45-70 Box for Gatling Gun Bruce Feed Device?


#1

I pick this box up at the National Gun Day Show in Louisville last month. I was told that is a box designed for loading the Bruce Feed Device on the Gatling gun. I can find information on the Bruce Feed Device, but I have not been able to find anything on this type of box. As the pictures show, it is a two piece box, 20 round box, but a little larger than the standard two piece 20 round boxes. This is due to the much thicker cardboard separations between the cartridges and a 1/4" wood wooden piece separating the two rows. The bottom box is nailed to this wooden piece. The two wooden pieces are “dove tailed” together which allows the upper wooden piece and attached tinned metal “cover” to be slid off. This then exposes the cartridges and allows them to be placed in the Bruce Feed Device. The cartridges are Benet inside primed copper cases, with no or mixed C F, R F dated 80, 81, or 82 headstamps. The bullets have been pulled from all of them, making them blanks. There is a small patent date of September 7, 1880 glued to the bottom of the box. Unfortunately the pictures loaded out of their proper sequence. Sorry. IMG_9914


#2

A mix of carbine and rifle cartridges.


#3

There is an extended discussion of various Gatling Gun feed mechanisms, including the Bruce Feed at
http://www.andersonguncraftgatlings.com/gatling-feed-devices.html


#4

Thanks John. I had found this info when doing a search on the Bruce Feed. Still looking for specific info on the box. I forgot to mention in my inquiry that the box is nailed to the center wood piece on each end as pictured. I added that info to my inquiry


#5

Need to change title of this thread- it is actually for use with the Gardner gun (a crank operated gun with two barrels fed from a dual guide strip similar to the Bruce feed).

The patent on the bottom of the box is shown in the drawings for patents issued September 7, 1880 found on page 14 of:
https://books.google.com/books?id=cc86AQAAMAAJ&pg=RA1-PA33&lpg=RA1-PA33&dq=us+patent+issued+september+7,+1880&source=bl&ots=DlV9Vq4gai&sig=8JTzOxVSL8J0phnIBsuCtugVm8A&hl=en&sa=X&ved=0ahUKEwiB9tTr85HaAhVI_WMKHdEbDHkQ6AEIRzAC#v=onepage&q=us%20patent%20issued%20september%207%2C%201880&f=false

It is fascinating to go through all those to see what people were inventing on a single day- everything from this box for ammunition to railroad signals, threshing machines, a cartridge depriming tool, and many other things.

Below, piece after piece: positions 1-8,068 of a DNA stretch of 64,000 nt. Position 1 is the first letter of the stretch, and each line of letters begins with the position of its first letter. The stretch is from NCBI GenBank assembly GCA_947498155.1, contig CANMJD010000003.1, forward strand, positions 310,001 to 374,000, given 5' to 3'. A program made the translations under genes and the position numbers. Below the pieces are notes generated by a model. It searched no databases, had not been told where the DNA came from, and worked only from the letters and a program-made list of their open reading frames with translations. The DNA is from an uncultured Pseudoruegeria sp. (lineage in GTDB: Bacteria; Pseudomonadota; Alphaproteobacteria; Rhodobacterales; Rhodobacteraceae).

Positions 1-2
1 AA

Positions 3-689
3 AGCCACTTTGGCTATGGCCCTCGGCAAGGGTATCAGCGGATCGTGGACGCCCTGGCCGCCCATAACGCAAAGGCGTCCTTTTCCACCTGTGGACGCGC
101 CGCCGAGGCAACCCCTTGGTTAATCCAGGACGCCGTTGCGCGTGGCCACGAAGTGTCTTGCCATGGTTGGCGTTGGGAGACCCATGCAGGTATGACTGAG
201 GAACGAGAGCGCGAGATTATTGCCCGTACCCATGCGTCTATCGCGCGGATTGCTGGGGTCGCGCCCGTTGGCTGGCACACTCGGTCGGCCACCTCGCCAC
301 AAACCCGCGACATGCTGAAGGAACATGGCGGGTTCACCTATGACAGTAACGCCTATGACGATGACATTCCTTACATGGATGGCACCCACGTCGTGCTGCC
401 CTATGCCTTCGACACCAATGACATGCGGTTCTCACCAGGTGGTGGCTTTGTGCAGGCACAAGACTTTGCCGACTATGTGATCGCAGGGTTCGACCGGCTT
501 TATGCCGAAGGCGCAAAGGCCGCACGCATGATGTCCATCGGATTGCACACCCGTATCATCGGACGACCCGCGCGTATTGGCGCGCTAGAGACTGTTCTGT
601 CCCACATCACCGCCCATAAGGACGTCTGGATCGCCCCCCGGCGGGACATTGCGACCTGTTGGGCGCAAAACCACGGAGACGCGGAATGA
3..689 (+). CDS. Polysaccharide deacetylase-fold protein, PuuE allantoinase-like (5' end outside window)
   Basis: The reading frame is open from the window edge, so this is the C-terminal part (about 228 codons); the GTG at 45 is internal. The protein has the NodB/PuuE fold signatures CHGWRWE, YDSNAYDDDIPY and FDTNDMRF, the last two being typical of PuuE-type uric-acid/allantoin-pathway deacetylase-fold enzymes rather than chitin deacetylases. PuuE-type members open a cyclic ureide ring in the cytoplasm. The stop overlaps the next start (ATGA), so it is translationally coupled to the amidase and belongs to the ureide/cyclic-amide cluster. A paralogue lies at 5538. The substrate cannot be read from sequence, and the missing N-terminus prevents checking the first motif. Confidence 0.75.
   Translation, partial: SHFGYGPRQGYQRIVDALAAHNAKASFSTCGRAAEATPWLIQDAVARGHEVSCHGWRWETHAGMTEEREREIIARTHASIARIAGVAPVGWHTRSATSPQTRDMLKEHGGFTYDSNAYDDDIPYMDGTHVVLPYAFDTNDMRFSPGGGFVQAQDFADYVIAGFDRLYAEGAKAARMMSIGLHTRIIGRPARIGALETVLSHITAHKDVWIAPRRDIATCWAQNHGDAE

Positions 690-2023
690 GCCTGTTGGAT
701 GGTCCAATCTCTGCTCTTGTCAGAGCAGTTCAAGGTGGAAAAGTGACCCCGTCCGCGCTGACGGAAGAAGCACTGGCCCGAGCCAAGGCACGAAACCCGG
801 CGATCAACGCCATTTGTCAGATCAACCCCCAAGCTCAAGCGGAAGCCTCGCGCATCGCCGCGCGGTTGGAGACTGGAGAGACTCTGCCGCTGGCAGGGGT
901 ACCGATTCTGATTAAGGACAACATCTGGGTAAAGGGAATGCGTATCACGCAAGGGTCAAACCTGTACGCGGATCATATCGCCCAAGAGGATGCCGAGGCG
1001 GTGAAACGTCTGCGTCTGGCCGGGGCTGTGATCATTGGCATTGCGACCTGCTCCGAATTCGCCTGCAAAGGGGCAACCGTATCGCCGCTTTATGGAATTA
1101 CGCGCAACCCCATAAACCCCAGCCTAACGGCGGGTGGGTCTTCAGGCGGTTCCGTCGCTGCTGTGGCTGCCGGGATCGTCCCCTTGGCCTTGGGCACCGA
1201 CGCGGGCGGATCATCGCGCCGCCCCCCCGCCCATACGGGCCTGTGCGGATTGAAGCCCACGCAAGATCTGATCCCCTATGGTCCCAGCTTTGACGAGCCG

Anyway, the drawing tells us that this box patent was number 231927 by Edward G. Parkhurst (1830-1901) for a “Cartridge packing and feeding case.” Parkhurst’s name may be familiar as inventor of the stripper clip modification adopted on 100 U.S. Model 1898 Krag rifles, but he was also involved in invention of machine tool improvements, and the Gardner gun, and worked for Pratt & Whitney in their firearms work. (P&W later made the rifle making machinery for Lithgow’s SMLEs among other things.)

There is an excellent history of the Gardner Gun with some details of their feed at:
http://americansocietyofarmscollectors.org/wp-content/uploads/2015/07/Gardner-battery-gun-Rifle-caliber-artillery-B089_Alley.pdf

Edward G. Parkhurst worked at Savage Arms Company in Middletown, CT during the Civil War [no relation to the later Savage company making lever action rifles]. In 1869 he joined Pratt & Whitney as an assistant superintendent and later took charge of their gun department. I was unable to find out much more about him as the preview pages of Biographical Dictionary of the History of Technology are cut off at that point. However, besides the box which started this thread, and the Gardner gun and Krag clip mentioned above, he also was involved in patents for a book binding machine, turret lathe feeding collets, a profiling (millings) machine, an obturating device for breech loading cannons, and perhaps others.

As the Alley article notes, the U.S. Army did not use the Gardner guns beyond various trials, and a box somewhat similar to the Parkhurst patent box for the Gardner gun was proposed by Capt. Greer in the 1881 Report of the Chief of Ordnance. It shared a wider center dividing strip in the box, but omitted the metal and wood sliding cover in favor of a conventional two piece top with a cloth strip for opening. I suspect this was an attempt to come up with something cheaper, and apparently it could be used with the Gatling Gun’s Bruce strips as well.

Survival rate of your box is probably extremely low, from a very limited production number.


#6

Fascinating! I appreciate the research you did on this so much John. It was exactly what I was looking for. I could not find anything on it, but I was looking at the Gatling Gun and the Bruce Feed for information. And it is neat that Parkhurst was the designer of the box! The individual that sold it to me said it originally came from a well know gun store in Houston who apparently had a quantity of them and sold them for $10 each many years ago…I paid quite a bit more :-)
Again my sincere THANK YOU!!